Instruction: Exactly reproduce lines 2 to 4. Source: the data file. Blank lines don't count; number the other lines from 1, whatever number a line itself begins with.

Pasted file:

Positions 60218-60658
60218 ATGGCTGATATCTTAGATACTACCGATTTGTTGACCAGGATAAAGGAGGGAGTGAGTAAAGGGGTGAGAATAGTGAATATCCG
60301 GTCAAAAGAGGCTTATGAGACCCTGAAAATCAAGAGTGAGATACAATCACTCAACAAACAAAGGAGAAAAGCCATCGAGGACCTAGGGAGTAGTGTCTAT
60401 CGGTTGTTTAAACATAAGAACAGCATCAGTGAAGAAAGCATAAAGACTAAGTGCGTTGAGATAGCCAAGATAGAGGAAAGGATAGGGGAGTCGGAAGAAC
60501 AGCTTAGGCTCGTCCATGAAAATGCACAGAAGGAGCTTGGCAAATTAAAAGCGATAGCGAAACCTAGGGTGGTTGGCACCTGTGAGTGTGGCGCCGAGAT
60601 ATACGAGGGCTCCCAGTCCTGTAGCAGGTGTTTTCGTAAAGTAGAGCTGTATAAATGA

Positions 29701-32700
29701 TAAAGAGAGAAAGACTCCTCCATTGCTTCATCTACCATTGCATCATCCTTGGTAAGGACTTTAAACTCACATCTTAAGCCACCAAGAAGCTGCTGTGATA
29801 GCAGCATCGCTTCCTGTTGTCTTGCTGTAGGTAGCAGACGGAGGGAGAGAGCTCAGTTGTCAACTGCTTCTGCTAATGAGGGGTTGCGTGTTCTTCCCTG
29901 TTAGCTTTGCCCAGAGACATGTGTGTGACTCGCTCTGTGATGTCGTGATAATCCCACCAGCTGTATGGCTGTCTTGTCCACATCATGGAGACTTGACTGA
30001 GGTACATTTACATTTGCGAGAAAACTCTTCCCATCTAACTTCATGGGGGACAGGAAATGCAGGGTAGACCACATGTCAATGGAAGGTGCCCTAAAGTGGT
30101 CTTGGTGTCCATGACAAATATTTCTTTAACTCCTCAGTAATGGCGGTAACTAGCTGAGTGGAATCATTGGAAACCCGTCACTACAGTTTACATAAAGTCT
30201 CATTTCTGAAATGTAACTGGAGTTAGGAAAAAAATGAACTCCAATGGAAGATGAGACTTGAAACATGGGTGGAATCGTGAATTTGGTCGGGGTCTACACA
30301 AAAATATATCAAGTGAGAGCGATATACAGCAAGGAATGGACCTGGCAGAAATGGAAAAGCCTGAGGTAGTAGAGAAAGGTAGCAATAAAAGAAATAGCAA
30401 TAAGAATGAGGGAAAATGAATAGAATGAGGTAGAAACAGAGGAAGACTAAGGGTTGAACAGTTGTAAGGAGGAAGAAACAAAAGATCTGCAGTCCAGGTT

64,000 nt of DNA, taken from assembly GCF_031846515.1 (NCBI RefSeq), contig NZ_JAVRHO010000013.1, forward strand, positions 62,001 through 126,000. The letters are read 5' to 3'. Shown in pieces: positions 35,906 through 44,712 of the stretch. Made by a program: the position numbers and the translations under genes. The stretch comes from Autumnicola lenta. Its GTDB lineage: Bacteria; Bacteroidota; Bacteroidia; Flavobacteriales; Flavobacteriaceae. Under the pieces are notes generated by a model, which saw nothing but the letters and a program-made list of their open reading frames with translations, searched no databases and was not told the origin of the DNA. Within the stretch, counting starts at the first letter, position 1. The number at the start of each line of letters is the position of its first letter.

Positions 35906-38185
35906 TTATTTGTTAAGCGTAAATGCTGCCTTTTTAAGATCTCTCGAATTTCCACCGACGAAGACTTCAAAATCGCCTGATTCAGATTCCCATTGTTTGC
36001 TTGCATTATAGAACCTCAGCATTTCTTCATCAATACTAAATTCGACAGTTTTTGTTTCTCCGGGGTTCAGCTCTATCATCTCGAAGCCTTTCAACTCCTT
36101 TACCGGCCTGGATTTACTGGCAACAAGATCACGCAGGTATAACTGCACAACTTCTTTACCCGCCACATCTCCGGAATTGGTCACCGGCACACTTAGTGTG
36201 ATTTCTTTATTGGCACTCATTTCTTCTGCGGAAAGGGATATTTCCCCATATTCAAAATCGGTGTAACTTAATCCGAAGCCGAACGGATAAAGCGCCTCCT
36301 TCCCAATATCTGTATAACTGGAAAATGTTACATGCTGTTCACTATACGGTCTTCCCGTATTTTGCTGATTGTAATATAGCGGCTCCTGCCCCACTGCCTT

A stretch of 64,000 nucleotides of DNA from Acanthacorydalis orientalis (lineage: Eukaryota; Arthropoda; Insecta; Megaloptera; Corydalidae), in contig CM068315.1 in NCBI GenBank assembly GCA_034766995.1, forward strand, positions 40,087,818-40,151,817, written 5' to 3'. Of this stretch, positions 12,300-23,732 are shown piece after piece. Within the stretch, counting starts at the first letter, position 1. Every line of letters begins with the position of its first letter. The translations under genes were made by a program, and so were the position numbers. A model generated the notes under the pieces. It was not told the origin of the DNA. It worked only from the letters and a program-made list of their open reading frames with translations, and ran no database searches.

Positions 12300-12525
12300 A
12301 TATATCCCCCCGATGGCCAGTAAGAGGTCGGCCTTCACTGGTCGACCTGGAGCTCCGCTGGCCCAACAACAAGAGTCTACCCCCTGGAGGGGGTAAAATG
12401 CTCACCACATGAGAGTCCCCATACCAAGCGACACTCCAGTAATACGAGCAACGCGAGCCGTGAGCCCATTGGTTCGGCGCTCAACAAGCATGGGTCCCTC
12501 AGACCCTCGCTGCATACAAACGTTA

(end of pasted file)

60218 ATGGCTGATATCTTAGATACTACCGATTTGTTGACCAGGATAAAGGAGGGAGTGAGTAAAGGGGTGAGAATAGTGAATATCCG
60301 GTCAAAAGAGGCTTATGAGACCCTGAAAATCAAGAGTGAGATACAATCACTCAACAAACAAAGGAGAAAAGCCATCGAGGACCTAGGGAGTAGTGTCTAT
60401 CGGTTGTTTAAACATAAGAACAGCATCAGTGAAGAAAGCATAAAGACTAAGTGCGTTGAGATAGCCAAGATAGAGGAAAGGATAGGGGAGTCGGAAGAAC